Your browser is out-of-date!

Update your browser to view this website correctly. Update my browser now


Network Misconceptions

Working with IT on AV networking projects

Network Misconceptions

Jul 11, 2014 3:22 PM, By Kevin Gross

Working with IT on AV networking projects

There is increasing overlap between information technology (IT) and audiovisual (AV) roles in projects and events. It is essential for AV professionals to work effectively with IT professionals. Establishing a good working relationship means understanding the IT point of view and being able to speak IT language and, where possible, to use technology that is most compatible with systems already in use in IT. Understanding the IT point of view requires addressing common misconceptions the AV community may hold toward IT and vice versa.


The cloud is magic and amazing.

In network design, it is common to represent an entire network as a cloud. In this conceptual representation, the cloud magically interconnects devices at whatever capacity is required. It is probably not a surprise that there’s a lot that goes on in that misty representation of the network, but this conceptual representation allows for inappropriate assumptions to be made from all sides about requirements. AV integrators need to be proactive in communicating requirements of their media devices and the connections between them to those responsible for designing and configuring the innards of these clouds. Without proactive communication, IT designers will assume AV as no special requirements.

Just because there’s an Ethernet connector on a piece of media gear doesn’t mean the network will readily support it. AV equipment may need specific network services that are not part of standard network configuration and design. Media networks typically need QoS to achieve low network latency and accurate synchronization. Some media systems need IEEE 1588 support in the network to assist with synchronization. Others make extensive use of multicast messaging and require IGMP or PIM support in the network. Deploying AVB requires special considerations from the beginning, as AVB-capable equipment is required along any network path through which media will travel.

IT won’t give me what I need

You may assume that purpose of an IT organization is to support network users and system designers such as yourself in making effective use of the network. For demanding network applications, such as media networking, it is healthier to think of IT as a collaborator. You will need to work with IT, not just issue the department requirements and wait for them to be fulfilled.

Your collaboration with IT on projects will be most successful if, whether they request it or not, you can give your IT pros an overview of how the AV system works and what it needs to accomplish. Give flexible requirements where possible. Discuss requirements early in the design cycle and find reasons to communicate with network engineers regularly to resolve any open questions and keep things moving forward. Recognize that yours are not the only requirements that need to be met. Appreciate that many IT pros have limited experience with AV and that they may be unsure how to assess or apply stated requirements. Recognize that there are other potentially conflicting requirements—such as network management, maintainability, and security—that may be unimportant or less important to you but that also need to be met.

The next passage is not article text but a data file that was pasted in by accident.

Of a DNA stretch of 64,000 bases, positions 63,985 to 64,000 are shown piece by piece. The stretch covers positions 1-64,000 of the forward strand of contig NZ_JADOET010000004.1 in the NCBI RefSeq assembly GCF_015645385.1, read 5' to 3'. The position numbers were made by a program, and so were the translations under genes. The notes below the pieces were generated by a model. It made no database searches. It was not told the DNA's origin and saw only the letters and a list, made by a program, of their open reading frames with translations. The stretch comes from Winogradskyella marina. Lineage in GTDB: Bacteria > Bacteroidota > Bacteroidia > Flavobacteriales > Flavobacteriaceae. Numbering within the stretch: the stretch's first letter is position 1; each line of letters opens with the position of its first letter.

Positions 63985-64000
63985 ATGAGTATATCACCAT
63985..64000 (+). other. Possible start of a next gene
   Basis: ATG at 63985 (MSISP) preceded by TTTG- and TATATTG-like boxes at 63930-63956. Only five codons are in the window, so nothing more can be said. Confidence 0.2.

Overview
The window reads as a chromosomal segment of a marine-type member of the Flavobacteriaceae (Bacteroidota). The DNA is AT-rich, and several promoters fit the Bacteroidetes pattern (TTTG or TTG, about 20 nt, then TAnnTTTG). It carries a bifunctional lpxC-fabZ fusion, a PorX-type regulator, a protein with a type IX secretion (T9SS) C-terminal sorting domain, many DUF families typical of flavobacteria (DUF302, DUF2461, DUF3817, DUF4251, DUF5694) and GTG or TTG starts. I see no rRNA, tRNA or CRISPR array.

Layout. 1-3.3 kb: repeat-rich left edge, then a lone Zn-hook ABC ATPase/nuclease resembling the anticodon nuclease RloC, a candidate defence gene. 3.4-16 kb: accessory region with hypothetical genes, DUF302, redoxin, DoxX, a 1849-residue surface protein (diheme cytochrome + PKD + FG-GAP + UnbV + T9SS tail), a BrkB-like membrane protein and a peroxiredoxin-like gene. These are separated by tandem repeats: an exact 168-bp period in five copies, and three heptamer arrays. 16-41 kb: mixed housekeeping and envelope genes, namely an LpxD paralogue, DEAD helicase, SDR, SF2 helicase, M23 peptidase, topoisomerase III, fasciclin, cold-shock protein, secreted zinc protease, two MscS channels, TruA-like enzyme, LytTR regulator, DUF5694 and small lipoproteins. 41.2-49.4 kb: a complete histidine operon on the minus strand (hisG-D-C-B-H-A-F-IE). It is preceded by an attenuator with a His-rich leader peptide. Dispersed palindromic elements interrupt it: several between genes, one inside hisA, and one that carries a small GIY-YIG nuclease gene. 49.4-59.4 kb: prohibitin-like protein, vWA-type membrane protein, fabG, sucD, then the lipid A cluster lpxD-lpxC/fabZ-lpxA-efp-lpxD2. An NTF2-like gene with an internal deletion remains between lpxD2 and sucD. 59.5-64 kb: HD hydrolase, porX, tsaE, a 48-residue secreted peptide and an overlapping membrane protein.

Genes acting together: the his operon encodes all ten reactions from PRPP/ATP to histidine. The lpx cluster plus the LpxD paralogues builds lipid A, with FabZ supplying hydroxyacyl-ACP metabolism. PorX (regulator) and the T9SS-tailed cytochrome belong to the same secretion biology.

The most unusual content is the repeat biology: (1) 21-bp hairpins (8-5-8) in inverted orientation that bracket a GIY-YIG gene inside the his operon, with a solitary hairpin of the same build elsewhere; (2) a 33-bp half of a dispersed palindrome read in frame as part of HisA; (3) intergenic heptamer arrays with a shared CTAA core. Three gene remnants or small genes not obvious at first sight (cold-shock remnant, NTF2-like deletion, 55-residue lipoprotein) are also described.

In some cases, IT absolutely won’t give you what you want. If you have communicated early, and this is caught before too much time is spent on an unworkable design, things can be changed in favor of something more compatible with what IT is able to provide. As in AV, technology in the IT field changes rapidly, and recently evolved IT best practices may be out of step with some current and past media networking technologies. Newer protocols such as Dante, Q-LAN, and AES67 have been designed to be compatible with modern IT best practices.

1 23Next

Network Misconceptions

Jul 11, 2014 3:22 PM, By Kevin Gross

Working with IT on AV networking projects


VoIP is the most demanding network application

Through the use of voice over IP (VoIP), today most phone systems are connected to a computer network instead of using dedicated wiring and equipment. The network used for the telephone system is often the same one used for computers and other IT. Telephone calls over the network require higher performance than is demanded by other IT applications such as email delivery and web browsing. This performance requirement has been simplified in some corners of the IT industry to an understanding that VoIP requires the highest level of network performance available. This simplification leaves no room for applications that require higher performance than VoIP.

The good news is that while network performance has improved over the two decades since VoIP was first introduced, the performance requirements for VoIP have not changed significantly. The improved performance provided by networks is now available to applications requiring higher performance than VoIP. The highest tier of network performance should no longer be reserved for VoIP. Higher performance needs to be allocated to higher performance applications including media networking.

AV has no special requirements

A typical network configuration starts with all services and devices given equal access to network resources. Network engineers may not fully appreciate that media networking is a network application and deserves, if not requires, special configuration considerations.

IT pros have received little or no training and are generally unfamiliar with professional media networking. The network applications IT professionals are familiar with originate from PCs and servers, and include email delivery, web browsing, file transfers, and remote system and database access. Most of these applications are not particularly time sensitive. They also consume bandwidth on a sporadic basis—when an email comes in, when a web page is requested, when a file transfer is initiated. Most of these applications use TCP and are resilient to variable network performance.